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RN licensure

Nurses   (991 Views 4 Comments)
by Bidisha Bidisha (Member)

2,024 Visitors; 38 Posts

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Hello Everyone,

I am currently trying to finish up my pre-reqs to apply to nursing programs for fall 2011. I have a previous bachelors degree, and would like to pursue an accelerated BSN. However, since I live in California, and every possible program seems to be impacted here, I am currently considering out of state programs. An RN from the hospital where I volunteer recently notified me that if I consider going out of state, I should keep in mind that California, Texas, and New York have the hardest state exams. As a result, if I pass any one these state exams, I can easily get a job in some other state.

I do have plans to come back to California if I end up going to school somewhere else. So should I just consider applying to schools in these three states, or should I just apply schools regardless of where they are located, and eventually if i want to come back to CA, I would just deal with it then? What about schools like John Hopkins, Purdue, they are not located within the above mentioned states, but have really well known nursing programs. So does it mean if I graduate from John Hopkins, and would like to take the CA licensure exam, I would still find it very difficult?

Any thoughts will be greatly appreciated!

Thanks in advance,

Bidisha

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Reno1978 has 6 years experience and works as a SRNA.

15,178 Visitors; 1,133 Posts

The licensing exam, NCLEX-RN, is the same no matter what state you take it in.

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2 Followers; 103,019 Visitors; 14,620 Posts

The licensing exam, NCLEX-RN, is the same no matter what state you take it in.

Yes -- I don't know what kind of oddball the RN at your hospital is, but the national licensing exams for LPNs and RNs have been nationally standardized for many years now. It's true that each state used to have its own exam and some were notoriously more difficult than others, but it's been literally decades since that was the case.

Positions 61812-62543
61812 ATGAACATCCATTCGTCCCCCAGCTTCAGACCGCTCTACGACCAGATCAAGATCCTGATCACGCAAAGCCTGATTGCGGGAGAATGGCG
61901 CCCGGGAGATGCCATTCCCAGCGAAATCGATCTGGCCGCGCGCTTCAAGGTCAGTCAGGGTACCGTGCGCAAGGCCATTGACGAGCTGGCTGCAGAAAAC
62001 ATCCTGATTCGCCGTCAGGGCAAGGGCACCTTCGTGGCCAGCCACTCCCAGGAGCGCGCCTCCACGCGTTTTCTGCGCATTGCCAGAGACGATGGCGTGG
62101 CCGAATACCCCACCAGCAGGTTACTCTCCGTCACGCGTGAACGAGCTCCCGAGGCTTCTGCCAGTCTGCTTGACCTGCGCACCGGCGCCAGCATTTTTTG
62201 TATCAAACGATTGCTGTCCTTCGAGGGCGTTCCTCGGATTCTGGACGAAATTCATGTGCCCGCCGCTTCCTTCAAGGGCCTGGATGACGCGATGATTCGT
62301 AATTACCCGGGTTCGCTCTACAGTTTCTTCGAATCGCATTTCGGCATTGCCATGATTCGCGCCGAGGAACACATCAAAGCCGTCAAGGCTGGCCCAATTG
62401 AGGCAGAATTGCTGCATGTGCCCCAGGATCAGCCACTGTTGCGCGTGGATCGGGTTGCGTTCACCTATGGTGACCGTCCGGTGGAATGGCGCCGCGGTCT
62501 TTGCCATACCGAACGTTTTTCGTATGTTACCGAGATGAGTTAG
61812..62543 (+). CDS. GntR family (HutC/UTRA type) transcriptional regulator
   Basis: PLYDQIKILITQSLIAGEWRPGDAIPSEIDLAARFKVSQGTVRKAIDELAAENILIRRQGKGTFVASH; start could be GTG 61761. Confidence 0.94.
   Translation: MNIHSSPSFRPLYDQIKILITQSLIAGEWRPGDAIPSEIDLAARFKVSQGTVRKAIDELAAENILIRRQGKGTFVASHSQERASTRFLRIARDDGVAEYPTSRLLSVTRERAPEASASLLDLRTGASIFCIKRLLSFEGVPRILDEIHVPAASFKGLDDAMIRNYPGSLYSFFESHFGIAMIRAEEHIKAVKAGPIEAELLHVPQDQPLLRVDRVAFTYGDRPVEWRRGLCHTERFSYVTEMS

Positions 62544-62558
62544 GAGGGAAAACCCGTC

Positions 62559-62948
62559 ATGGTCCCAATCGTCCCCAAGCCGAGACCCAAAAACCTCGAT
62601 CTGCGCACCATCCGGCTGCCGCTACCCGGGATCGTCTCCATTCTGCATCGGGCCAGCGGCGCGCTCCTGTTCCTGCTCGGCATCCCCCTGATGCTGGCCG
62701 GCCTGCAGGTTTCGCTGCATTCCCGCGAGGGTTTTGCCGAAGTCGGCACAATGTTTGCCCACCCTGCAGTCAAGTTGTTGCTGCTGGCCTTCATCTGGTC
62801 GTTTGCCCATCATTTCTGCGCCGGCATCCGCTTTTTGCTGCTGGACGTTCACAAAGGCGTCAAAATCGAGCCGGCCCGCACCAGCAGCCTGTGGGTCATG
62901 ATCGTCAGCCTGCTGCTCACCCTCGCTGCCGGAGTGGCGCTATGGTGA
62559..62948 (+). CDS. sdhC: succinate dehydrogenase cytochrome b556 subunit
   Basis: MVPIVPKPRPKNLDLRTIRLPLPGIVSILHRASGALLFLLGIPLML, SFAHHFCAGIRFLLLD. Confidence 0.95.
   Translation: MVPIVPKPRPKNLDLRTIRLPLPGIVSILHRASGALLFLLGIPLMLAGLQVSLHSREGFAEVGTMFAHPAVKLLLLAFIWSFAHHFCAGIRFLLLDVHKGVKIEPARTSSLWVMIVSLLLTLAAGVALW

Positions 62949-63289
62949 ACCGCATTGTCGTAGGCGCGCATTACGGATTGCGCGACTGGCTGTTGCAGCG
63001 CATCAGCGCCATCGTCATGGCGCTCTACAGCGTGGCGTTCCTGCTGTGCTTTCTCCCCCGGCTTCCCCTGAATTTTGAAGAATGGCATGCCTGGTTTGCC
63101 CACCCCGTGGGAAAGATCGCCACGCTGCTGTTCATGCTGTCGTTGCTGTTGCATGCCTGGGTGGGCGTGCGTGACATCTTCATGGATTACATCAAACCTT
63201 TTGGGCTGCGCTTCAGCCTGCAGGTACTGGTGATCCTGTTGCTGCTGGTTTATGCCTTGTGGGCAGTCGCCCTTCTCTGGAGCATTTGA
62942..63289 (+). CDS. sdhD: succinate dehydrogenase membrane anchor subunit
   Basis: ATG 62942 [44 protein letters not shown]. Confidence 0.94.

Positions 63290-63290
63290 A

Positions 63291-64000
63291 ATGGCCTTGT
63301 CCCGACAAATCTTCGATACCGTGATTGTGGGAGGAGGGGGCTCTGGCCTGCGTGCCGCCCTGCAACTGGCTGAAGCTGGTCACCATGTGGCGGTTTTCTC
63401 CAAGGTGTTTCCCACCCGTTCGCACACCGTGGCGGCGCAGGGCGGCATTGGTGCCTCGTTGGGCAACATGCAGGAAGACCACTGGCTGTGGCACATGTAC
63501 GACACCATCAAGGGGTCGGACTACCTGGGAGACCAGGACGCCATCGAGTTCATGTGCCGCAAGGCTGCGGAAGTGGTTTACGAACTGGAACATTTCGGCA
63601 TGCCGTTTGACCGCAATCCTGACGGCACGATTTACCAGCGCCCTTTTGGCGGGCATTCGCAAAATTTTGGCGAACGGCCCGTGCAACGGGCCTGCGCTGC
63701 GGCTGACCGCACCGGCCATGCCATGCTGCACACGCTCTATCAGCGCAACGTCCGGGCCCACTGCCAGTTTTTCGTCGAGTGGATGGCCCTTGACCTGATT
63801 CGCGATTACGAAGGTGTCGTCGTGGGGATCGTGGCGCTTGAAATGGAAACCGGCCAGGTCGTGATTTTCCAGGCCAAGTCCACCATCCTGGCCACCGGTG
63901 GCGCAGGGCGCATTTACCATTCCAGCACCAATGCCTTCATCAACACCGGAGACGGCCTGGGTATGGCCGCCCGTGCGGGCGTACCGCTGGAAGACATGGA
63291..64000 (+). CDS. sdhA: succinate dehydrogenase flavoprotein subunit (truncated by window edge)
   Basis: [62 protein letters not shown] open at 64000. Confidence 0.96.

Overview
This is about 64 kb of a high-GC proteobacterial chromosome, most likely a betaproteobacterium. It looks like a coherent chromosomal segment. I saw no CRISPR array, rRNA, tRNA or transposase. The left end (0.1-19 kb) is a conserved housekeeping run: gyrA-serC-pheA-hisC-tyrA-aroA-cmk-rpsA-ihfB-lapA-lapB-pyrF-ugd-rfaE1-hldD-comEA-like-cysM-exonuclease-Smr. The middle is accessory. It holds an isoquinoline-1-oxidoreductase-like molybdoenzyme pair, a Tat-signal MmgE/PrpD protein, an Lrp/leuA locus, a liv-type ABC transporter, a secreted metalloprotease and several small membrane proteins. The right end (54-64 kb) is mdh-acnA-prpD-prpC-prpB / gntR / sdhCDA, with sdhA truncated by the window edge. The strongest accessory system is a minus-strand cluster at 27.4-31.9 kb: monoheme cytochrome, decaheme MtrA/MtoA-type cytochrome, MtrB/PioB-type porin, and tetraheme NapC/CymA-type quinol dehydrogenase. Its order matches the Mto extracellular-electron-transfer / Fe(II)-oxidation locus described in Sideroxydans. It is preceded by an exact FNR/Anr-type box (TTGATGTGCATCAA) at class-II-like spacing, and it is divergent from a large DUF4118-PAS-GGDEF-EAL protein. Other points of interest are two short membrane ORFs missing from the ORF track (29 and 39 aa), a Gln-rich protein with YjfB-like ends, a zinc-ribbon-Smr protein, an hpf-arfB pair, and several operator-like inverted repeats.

You only have to pass the NCLEX once, and every state will recognize and honor your results. You can go to school in whatever state works best for you and then apply for licensure in whatever state you choose. Your exam will be the same level of difficulty regardless of which state you're applying to for licensure, and you can apply for licenses in other US states in the future without having to write the NCLEX again.

It's kinda scary to think that there is a practicing RN out there who is so seriously out of touch with how nursing works these days ...

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Vikingkitten has 33 years experience and works as a RN-OR.

4,701 Visitors; 172 Posts

Yes -- I don't know what kind of oddball the RN at your hospital is, but the national licensing exams for LPNs and RNs have been nationally standardized for many years now. It's true that each state used to have its own exam and some were notoriously more difficult than others, but it's been literally decades since that was the case.

You only have to pass the NCLEX once, and every state will recognize and honor your results. You can go to school in whatever state works best for you and then apply for licensure in whatever state you choose. Your exam will be the same level of difficulty regardless of which state you're applying to for licensure, and you can apply for licenses in other US states in the future without having to write the NCLEX again.

It's kinda scary to think that there is a practicing RN out there who is so seriously out of touch with how nursing works these days ...

X2!

Just my$.02.

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